the survey and took some surveillance within two weeks
of the index case as well as vaccination status.
The secondary attack rate among vaccinated
and unvaccinated is used to estimate vaccine
effectiveness or is being used to estimate vaccine
There are almost 2,500 specimens in our
lab this year as of a couple of weeks ago. Of those,
859 were positive for influenza. And of those, 114
were considered eligible for this. Among those
eligible, there should be about 400 family members of
So as of February 12th, last Thursday, we
had collected data on 219 of these family members.
And the preliminary estimate of vaccine effectiveness
is 40.1 percent. We feel this could be a greatly
recurring annual study because it is relatively
efficient to do.
Plan B, we would like to do the same study
with a little more effort to validate some of hte
data, like looking at medical records, linking the Air
Force's immunization tracking, electronic tracking,
system to validate vaccine delivery and so on.
So, to summarize, NHRC had a vaccine
effectiveness of 91 percent. CHPPM's vaccine
effectiveness was 40.1 percent, although our concern
was pretty wide. It included zero. Our vaccine point
estimate in the Air Force was preliminary point
estimate is 40 percent, but that it gave us
collections that were none.
With that, I will be happy to answer any
CHAIRMAN OVERTURF: You didn't mention,
out of those 240 isolates, what the type was.
COL. NEVILLE: Every isolate we got was an
A, an influenza A. And every one that we have
sequenced is consistent with Fujian strain. I don't
know that we sequenced, but it might be something like
CHAIRMAN OVERTURF: Are there any more
DR. MYERS: I missed it, the NHRC Fujian
COL. NEVILLE: Every one that they
sequenced as well as those after the first isolate
that they sequenced ‑‑
PARTICIPANT: They have sequenced about 20
COL. NEVILLE: Pardon me?
PARTICIPANT: They sequenced about 20
COL. NEVILLE: About 20 percent.
DR. GELLIN: Can you comment about the
regularly recurring annual study?
COL. NEVILLE: Well, competing interests,
I suppose, supplies and manpower and stuff like that.
We were able to achieve pretty rapid IRB permission to
do this next year. It's on the chart. We will do it
again. And it is relatively easy and cheap.
But there is another operator, another war
somewhere and competing priorities, then yes. We plan
CHAIRMAN OVERTURF: Dr. LaRussa?
MEMBER LaRUSSA: Would you just remind me?
The Air Force study, was it everyone who had the
COL. NEVILLE: The sampling is designed
primarily for collecting pathogens. So not every
person who shows up at a clinic, even if the symptoms
are right, is sampled. It's just the clinician in the
local public health system.
We try to get them to send us six a week,
but that is the target. So if they have not much
disease, they don't get that many out of these. And
we may get a lot more than that.
So I don't know what portion of people
presenting to a clinic with febrile respiratory
illness is sampled. It is variable.
CHAIRMAN OVERTURF: Any other questions?
CHAIRMAN OVERTURF: We are on time. We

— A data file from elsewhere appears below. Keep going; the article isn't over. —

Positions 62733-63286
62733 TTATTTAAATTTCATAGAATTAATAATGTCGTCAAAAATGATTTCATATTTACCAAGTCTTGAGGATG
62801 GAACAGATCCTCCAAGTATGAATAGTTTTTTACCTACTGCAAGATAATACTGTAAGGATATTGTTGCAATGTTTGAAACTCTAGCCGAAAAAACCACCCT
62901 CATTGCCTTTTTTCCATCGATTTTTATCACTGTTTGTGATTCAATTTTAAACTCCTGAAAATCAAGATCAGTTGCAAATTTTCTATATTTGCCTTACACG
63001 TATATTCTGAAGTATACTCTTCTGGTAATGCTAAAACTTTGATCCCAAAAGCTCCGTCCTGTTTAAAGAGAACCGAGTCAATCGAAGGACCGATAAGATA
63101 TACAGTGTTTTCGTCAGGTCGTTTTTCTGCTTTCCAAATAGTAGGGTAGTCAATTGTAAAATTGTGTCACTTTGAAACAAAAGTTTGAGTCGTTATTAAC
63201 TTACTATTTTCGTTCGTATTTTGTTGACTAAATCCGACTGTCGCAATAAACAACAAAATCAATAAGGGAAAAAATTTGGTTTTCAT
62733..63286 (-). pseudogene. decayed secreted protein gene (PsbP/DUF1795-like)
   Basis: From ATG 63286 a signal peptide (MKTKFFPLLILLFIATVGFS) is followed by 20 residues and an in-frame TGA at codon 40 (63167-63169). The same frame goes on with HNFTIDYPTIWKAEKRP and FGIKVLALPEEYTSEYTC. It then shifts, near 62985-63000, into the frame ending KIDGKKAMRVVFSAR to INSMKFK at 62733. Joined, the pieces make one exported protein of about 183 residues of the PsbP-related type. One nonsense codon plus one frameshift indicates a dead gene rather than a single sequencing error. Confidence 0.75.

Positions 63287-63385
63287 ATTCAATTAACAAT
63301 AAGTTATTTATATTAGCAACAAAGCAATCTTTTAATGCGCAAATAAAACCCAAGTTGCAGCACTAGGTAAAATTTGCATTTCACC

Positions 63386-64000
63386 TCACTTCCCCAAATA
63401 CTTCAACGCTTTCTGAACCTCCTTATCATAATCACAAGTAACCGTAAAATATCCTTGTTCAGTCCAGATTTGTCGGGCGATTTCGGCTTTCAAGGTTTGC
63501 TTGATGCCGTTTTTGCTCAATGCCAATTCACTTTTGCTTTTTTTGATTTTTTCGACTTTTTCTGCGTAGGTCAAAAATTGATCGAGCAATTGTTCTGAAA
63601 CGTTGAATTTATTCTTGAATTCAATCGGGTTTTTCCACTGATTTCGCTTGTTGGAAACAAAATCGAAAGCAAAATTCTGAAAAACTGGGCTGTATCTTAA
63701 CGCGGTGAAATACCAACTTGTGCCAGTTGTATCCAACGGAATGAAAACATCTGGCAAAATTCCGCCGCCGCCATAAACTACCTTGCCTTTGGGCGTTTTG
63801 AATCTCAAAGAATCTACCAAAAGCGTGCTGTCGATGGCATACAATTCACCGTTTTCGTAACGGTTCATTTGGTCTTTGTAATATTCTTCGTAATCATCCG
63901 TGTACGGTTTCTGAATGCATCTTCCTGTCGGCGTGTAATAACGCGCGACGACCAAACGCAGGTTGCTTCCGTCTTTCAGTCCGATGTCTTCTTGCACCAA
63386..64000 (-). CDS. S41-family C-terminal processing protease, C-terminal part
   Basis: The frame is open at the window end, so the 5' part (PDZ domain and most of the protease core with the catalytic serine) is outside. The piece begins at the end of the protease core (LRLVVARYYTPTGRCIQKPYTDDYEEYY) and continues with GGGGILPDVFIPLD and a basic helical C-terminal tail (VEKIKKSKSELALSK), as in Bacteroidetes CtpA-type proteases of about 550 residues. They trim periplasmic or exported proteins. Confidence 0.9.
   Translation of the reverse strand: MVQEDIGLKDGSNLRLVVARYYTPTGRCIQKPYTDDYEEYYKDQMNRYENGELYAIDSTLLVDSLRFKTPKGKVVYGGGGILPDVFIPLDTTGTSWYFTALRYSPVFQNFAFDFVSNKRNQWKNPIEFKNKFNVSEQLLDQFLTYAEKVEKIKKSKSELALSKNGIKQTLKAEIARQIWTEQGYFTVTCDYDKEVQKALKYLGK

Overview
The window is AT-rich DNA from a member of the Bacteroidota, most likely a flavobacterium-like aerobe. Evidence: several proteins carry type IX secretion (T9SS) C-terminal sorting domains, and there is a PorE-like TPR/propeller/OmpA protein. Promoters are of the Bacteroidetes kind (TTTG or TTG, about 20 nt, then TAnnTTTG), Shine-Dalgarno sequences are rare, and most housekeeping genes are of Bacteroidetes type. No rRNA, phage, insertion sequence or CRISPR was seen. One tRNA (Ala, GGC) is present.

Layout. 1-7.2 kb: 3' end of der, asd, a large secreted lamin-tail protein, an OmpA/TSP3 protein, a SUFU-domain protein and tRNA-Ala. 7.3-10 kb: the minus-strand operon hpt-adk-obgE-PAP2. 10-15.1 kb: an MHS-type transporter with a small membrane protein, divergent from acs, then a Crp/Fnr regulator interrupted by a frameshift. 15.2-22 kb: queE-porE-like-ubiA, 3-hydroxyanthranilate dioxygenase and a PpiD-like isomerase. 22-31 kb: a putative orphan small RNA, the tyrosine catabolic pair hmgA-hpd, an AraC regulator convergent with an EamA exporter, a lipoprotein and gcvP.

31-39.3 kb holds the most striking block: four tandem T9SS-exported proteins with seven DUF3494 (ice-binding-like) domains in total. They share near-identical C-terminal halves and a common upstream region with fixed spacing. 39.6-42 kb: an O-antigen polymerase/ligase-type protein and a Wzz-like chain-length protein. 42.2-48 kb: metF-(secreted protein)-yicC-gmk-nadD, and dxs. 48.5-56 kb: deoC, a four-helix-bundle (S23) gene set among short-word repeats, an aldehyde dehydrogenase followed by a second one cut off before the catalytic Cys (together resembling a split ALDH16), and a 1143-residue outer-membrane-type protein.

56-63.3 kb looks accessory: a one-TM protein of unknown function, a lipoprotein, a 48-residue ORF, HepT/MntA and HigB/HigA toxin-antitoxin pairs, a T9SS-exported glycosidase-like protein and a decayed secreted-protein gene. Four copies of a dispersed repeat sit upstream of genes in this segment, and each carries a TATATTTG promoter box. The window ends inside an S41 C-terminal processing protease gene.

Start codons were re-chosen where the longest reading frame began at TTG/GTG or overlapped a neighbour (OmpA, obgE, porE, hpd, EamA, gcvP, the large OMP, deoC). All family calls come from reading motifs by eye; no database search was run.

will hear the INSERM presentation.
DR. FLAHAULT: Ladies and gentlemen, first
of all, I would like to thank the adviser very much
for inviting me to present this work. This work is
followed by INSERM in France, which is the national
institute, the French NIH, I will say, and by the
Universite Pierre et Marie Curie, which is a
university of Paris.
Of course, I will not come back too long
to the strain selection for the influenza vaccine,
just to say that in Europe, that was, of course, the
same recommendation. And vaccine which was not
created in Europe also used Panama strain, rather than
the Moscow, and used several other strains of the B
virus for the epidemic current season. Eventually it
is a main circulating strain. As you say, it was also
in Europe, the Fujian strain.
So it is a question of which of those is
during, at the beginning of the epidemic, and not
after the epidemic was, how effective was the vaccine
against clinical disease? So it was nearly impossible
to try to provide some answer due to certain
difficulties but also to measure it for sure during
that time in Europe as well as in the U.S.A.
Also in Europe, we had a very early
epidemic. It was just above the man, the average,
epidemic, but as an early epidemic, it was not so easy
The question you had in the previous talk
was about the particular rates you found in your
revised studies and also in the comprehensive review,
which was done by Roland at the first talk.
So what is an appropriate protective rate
is difficult to answer. It has been proposed by the
weekly epidemiological record of the WHO that against
ILI, clinical disease, at least, that should be
between 15 and 80 vaccines.
How can we measure vaccine effectiveness
in the flu season? We have seen several methods also,
of course, particular efficacy, which is mainly used
for trial vaccines. And the clinical effectiveness is
usually observed by the so‑called screening methods in
the cohorts that are the case controls and the case
cohorts and all of these kinds of models, which, in
fact, try to compare attack rates in vaccinated versus
The vaccine effectiveness with the
so‑called screening methods is this formula, which is
1 minus the ratio of attack rate in vaccinated